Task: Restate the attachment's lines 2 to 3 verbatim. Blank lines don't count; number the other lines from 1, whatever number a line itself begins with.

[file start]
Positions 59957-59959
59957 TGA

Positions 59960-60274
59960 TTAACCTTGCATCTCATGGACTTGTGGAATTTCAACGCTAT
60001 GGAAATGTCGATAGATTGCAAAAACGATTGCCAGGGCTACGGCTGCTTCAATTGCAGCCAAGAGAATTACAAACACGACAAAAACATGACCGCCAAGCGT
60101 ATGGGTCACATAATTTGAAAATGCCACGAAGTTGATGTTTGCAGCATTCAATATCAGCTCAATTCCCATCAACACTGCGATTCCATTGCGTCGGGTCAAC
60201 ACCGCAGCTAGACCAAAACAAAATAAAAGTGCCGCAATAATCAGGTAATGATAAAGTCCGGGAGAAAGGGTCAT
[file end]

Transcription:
59957 TGA

Positions 59960-60274